There is a moment in every parent's early career when, at the height of frustration, you truly feel like sprouting scales and a forked tongue, and a shrill hiss has replaced your once human vocals, and any impression of human form has swelled to match the level of rage you feel as you walk into the kitchen you just cleaned to see the peanut butter and graham cracker “snack” your kiddos have prepared for themselves across the floor and cabinets. Your kids will find increasingly creative ways to summon the MOMSTER. Try to remember that you will lose many, many battles with your children out of sheer exhaustion, so consider these things before pulling your hair out by the roots:
Is your kiddo's safety at risk?
Along with your personal parenting non-negotiables, sometimes it has to be Mom's way or the highway because there is a safety risk. One battle that I deal with at least twice a day with both girls is holding hands. My rule is that they must hold my hand when we are in a parking lot or crossing the street. End of story. My little ones are still little enough to go unseen by people driving by, and it's just not a risk I'm willing to take. I still have nightmares about the time just before Quinn was born when Evyn went sprinting away from me across the grocery store parking lot and I had to abandon my fully loaded cart and haul my 7-month-pregnant butt to catch her just in time to prevent her from being demolished by an idiot speeding by in an SUV. Now, it's not really a battle as much as me dragging two whining kids (who have decided to go limp in protest) to the car. A battle well worth the potential risk.
Is your little one challenging a non-negotiable?
As a parent, a person, a human being, we all have non-negotiables that we just simply will not tolerate. For me, it's back talk. I'll put up with a lot from my lovely little dears, but the moment I sense the faintest stink of disrespect, the MOMSTER is awakened in me. For example, Evyn almost summoned the beast last week. After a long period of asking Evyn to clean up the mess from the art project I told her not to do in the first place, she swiped the papers, crayons and glitter off her little table at me and said, “You clean it up!” I saw red, and may or may not have envisioned picking my teeth with her bones. Luckily, my daily yoga and meditation skills kicked in, and no one was given up for adoption. I did, however, look her right in the face and said, You may not talk to me like that, I am your mommy,” and wrestled her to her timeout spot followed by a proper “think it through” apology. Another battle well worth it.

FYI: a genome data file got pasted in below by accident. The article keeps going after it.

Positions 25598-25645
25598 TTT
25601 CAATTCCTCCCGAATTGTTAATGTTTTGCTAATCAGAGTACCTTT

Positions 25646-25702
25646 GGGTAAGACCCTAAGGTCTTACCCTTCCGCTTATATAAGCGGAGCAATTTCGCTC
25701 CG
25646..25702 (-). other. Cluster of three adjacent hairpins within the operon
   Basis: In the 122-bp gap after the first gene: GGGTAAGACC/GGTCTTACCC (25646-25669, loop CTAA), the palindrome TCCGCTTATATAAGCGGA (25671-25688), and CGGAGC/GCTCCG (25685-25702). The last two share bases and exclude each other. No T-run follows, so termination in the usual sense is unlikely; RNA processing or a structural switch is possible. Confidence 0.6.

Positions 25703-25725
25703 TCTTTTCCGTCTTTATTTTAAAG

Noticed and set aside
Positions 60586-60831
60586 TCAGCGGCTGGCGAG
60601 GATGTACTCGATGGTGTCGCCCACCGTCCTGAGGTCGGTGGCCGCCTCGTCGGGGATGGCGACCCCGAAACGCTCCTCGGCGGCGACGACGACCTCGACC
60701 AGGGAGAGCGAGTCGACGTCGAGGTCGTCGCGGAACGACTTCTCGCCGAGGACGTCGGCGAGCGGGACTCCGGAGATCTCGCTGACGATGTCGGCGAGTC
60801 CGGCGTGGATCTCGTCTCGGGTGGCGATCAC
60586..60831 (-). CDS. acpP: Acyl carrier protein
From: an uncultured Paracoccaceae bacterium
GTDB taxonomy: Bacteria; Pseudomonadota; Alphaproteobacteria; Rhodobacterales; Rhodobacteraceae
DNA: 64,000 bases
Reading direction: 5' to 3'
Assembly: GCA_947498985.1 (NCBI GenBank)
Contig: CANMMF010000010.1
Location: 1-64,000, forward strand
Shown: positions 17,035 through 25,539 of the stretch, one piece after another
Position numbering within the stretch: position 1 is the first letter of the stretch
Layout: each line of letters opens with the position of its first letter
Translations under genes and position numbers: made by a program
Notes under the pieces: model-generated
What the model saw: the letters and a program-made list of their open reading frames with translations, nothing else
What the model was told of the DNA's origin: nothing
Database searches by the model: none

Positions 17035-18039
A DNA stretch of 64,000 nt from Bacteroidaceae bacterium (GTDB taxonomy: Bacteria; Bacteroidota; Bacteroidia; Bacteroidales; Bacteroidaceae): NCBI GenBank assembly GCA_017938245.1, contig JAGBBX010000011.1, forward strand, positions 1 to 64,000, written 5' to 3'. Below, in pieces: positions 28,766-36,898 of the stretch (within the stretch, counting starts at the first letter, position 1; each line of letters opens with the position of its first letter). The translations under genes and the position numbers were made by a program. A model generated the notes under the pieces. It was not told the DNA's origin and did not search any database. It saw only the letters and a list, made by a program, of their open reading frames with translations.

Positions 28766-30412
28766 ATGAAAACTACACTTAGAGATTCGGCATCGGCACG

Is your mini asserting their limited power in the relationship?
Some kids are just assertive. And that's the nicest way to put it. These kids will test you, exhaust you, and then require more when you finally give in to their original demands. In all honesty, these kids are my favorites. They can be unreasonable and meltdown suddenly. I am grateful that I am lucky enough to have two of them in our house. And by “lucky,” I mean kicked in the butt by karma because I was exactly the same way as a child. These kids will become future lawyers, lobbyists, CEOs, department heads, and entrepreneurs. They will convince the masses to bend to their will for good or evil depending on how they feel that day. Try to see this personality trait as a gift that needs a little tinkering. Give your assertive kiddos some authority and responsibility making sure to praise them for a job well done. Evyn at four can easily best me in a battle of wits, and I used to put my foot down and set off a tantrum of epic proportions. Now, instead of picking out her clothes or shoes and dealing with the aftermath, I lay out two or three outfits on the bed and tell her she can wear whichever one she wants. Sometimes she leaves the house looking like a motley sideshow, but she feels like she was in charge.
Is your youngster trying to express something else?
Sometimes a battle is the result of what I like to call the Unholy Trinity: hungry, tired, and needs a potty break (I once saw a bumper sticker on the back of a work truck that said “Outta my way, I gotta poop!” the sentiment is well expressed here). Maybe your youngster does a great job of listening and compromising until they enter a state of discomfort. Offer a snack or a sip of juice while you two talk it out. My girls will deny that they are tired, and then refuse to lie down for a nap until they nod their little heads and fall asleep sitting up. My go to is “come sit by me” while I do something boring like read or write . . . next thing you know, I have a drooling, snoring, little head on my lap and two hours of being trapped under it. I call that a win, nonetheless.
Are you approaching the situation with a clear head?
Because our young ones see our behavior as the basis for their own, use potential battles to demonstrate how they should react to frustration, disagreement, or especially how to assert themselves in conflict. First, give your kids the chance to make the right decision. Say “I know you like to eat ice cream for breakfast, but do you remember how bad your tummy hurt last time? Maybe we should eat something else instead, what do you think?” Second, find a compromise. Offer a deal such as a single spoonful of ice cream followed by a bowl of cereal instead of an ice cream sundae for breakfast. But know your limits. If you know that you are especially testy at the end of a long work week and your little one is demanding to stay up an extra thirty minutes to watch the end of The Little Mermaid, maybe let that one go.
Generally, if the answer is “no” to all of the questions above, it may just be one of those things you chalk up to maintaining your sanity, and just breathe through it and let it go. Remember, the apple doesn't fall far from the tree, and what child doesn't appreciate a win now and then?